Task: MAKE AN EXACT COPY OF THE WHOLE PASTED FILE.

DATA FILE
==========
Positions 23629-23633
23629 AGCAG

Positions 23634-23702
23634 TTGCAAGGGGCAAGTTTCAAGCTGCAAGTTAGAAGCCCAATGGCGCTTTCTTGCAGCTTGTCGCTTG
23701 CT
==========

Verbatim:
Positions 23629-23633
23629 AGCAG

Positions 23634-23702
23634 TTGCAAGGGGCAAGTTTCAAGCTGCAAGTTAGAAGCCCAATGGCGCTTTCTTGCAGCTTGTCGCTTG
23701 CT